For maximum backward compatibility, make sure you pick up a Series X with a disc drive so you can play any of your older discs. Digital titles will also work, whether you already have them in your library or purchase them from the store.

The Blue Corner: PlayStation, PS Plus Collection, and Spider-Man
Sony will also launch two consoles in November: the PlayStation 5 ($499.99), and the PlayStation 5 Digital Edition ($399.99). Both will launch on the same day, but the release is staggered in two waves. The consoles release November 12 in the U.S., Japan, Mexico, Australia, New Zealand, and South Korea, and November 19 in Europe, and the rest of the world.

Outside of the price, the only difference between the two devices is the presence of a physical disc drive. If you want the best deals possible or also want to use your PS5 as a Blu-ray player, the more expensive console is probably the better option.

Sony’s earliest PS5 first-party “exclusive” will be Marvel’s Spider-Man: Miles Morales, a follow-up to 2018’s critically acclaimed Spider-Man. While exclusive to Sony consoles, the game will also launch simultaneously on PS4.

You can expect a game that’s shorter in scope, with Sony also promising a more compact experience, reminiscent of Uncharted: The Lost Legacy. The game’s launch window is “holiday 2020” which means it might not be quite ready for the November 12 launch.

The PlayStation 5 does include one pack-in game called Astro’s Playroom. A follow-up to the PSVR Astro Bot Rescue Mission, the game guides new players around the PlayStation 5’s dual-sense controller. It should provide a fun distraction for new owners.

Sony’s answer to Game Pass is the PlayStation Plus collection. It’s required for online play and provides members with additional benefits, like free monthly games and discounts. On the PS5, members will also be able to download 18 of what Sony calls “generation-defining” PS4 games.

This list includes first-party titles, like God of War, Uncharted 4, and Days Gone. There are also a handful of third-party titles, like Battlefield 1, Fallout 4, Persona 5, and Final Fantasy XV. It’s a far cry from the more than 100 games available on Game Pass—especially since titles like Spider-Man and Horizon Zero Dawn are oddly missing.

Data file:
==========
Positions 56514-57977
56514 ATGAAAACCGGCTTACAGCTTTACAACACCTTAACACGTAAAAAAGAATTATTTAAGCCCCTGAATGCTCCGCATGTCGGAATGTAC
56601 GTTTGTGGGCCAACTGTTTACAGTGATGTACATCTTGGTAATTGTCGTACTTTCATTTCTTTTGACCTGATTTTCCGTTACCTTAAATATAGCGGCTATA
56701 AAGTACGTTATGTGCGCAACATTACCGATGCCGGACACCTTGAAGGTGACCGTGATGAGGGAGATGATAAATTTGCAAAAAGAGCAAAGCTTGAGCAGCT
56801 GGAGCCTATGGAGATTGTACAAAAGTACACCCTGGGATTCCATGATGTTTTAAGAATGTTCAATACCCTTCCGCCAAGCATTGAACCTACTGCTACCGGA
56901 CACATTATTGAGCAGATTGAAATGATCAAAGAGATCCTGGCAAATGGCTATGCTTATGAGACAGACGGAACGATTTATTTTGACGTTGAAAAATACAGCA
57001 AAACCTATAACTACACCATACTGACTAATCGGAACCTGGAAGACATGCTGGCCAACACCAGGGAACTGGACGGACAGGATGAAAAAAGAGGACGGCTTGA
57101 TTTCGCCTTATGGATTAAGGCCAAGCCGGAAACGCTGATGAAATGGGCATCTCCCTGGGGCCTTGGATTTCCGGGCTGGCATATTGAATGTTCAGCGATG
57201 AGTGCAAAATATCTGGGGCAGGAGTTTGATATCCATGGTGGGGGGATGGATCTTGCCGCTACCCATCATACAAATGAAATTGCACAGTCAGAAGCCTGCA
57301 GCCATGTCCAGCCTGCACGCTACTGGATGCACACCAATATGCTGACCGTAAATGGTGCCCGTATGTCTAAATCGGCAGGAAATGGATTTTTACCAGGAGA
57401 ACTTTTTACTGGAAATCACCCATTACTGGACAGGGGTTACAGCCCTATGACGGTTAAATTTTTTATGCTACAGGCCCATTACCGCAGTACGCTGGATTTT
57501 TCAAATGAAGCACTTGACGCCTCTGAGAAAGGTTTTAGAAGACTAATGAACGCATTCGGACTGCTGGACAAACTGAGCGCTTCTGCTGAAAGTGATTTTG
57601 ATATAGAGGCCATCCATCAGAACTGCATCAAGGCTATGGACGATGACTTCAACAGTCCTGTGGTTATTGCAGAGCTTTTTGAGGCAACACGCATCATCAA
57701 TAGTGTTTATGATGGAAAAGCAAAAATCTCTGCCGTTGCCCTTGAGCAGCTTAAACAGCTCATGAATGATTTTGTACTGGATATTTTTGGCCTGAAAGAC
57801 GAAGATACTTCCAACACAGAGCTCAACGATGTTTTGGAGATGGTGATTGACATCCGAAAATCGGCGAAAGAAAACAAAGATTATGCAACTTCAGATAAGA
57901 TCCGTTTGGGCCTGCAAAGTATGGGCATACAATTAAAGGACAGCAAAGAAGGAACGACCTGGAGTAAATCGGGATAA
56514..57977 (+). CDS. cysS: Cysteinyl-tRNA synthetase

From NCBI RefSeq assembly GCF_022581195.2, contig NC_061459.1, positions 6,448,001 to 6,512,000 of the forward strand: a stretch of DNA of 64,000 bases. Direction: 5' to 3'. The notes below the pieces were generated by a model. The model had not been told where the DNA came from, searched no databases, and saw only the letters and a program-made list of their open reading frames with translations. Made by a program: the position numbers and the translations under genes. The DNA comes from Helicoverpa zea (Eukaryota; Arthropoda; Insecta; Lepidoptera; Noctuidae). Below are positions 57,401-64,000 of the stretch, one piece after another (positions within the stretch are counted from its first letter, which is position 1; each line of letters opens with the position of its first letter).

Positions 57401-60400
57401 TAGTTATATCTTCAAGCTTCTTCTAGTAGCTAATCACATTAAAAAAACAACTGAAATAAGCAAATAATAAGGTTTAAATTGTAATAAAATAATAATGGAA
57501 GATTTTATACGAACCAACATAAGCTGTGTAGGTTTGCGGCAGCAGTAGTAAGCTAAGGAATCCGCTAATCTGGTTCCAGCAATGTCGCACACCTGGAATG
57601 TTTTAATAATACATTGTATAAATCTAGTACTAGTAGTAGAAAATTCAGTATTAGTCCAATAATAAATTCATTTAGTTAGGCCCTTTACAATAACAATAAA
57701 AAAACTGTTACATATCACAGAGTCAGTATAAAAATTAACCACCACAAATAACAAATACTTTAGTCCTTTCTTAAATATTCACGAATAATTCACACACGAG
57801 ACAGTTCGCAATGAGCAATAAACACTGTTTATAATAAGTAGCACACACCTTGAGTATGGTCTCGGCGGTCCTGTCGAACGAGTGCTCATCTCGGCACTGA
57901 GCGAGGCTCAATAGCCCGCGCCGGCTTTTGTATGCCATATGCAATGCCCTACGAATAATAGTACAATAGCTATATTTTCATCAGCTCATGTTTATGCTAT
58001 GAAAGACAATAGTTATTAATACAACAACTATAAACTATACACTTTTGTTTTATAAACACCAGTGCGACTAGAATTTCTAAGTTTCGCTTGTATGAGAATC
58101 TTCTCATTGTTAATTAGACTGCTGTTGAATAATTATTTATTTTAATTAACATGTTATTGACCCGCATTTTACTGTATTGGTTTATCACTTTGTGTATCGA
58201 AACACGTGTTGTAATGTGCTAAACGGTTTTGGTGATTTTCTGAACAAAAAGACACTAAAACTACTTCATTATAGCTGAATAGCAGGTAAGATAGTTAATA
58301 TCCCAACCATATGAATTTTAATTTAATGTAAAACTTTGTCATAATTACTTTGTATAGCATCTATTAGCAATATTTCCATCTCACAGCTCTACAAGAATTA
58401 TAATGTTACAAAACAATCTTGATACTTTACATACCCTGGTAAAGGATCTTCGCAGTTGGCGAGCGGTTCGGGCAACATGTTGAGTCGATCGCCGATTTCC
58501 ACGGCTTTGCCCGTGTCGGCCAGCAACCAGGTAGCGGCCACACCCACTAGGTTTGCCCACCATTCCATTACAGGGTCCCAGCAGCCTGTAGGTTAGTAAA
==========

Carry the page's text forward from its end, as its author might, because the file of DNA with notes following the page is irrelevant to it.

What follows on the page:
When it comes to first-party exclusives, Sony’s future lineup includes Horizon Forbidden West, Ratchet and Clank: Rift Apart, and the hotly anticipated Demon’s Souls remake. Final Fantasy XVI will be a PlayStation-console exclusive, and a follow-up to 2018’s God of War has also been teased for 2021.

What Will It Cost Me?

The PlayStation 5 will cost $499.99 or $399.99 for the all-digital edition. PlayStation Plus is required for online play, and will now provide access to a collection of games for $9.99 per month, or $59.99 per year. Sony hasn’t yet announced any monthly payment plans that compete with Xbox All Access.

Like Xbox titles, some PlayStation 5 games will also cost $70 this generation. However, you can always save money by shopping around or purchasing secondhand copies if you buy the console with a physical disc drive.

What About Backward Compatibility?

Sony announced the PlayStation 5 will be 99 percent compatible with PlayStation 4 titles. The company also confirmed the “top 100” PS4 games had been tested, and that they worked on the new console. However, the company stopped short of claiming blanket compatibility.

Unfortunately, neither PS5 console will be compatible with titles created for pre-PS4 Sony consoles—at least, not at launch.

Struggling to Choose?

If you’re finding it hard to choose which console you want, you can always wait. Alternatively, if you’re flush with cash, you can buy both. For most people, the decision will be guided by the exclusives available on both platforms. Unfortunately, at launch, those games are very thin on the ground.

It’s no secret that Sony’s exclusives have been consistently excellent throughout the PS4’s life span, with Microsoft somewhat lacking in this department. That could all change this generation, though, with big-name studios, like Obsidian Entertainment and Double Fine, joining Microsoft as first-party developers.

If neither console piques your interest, waiting is probably best. If you don’t have an Xbox One or PlayStation 4, those consoles will be headed for a significant price drop.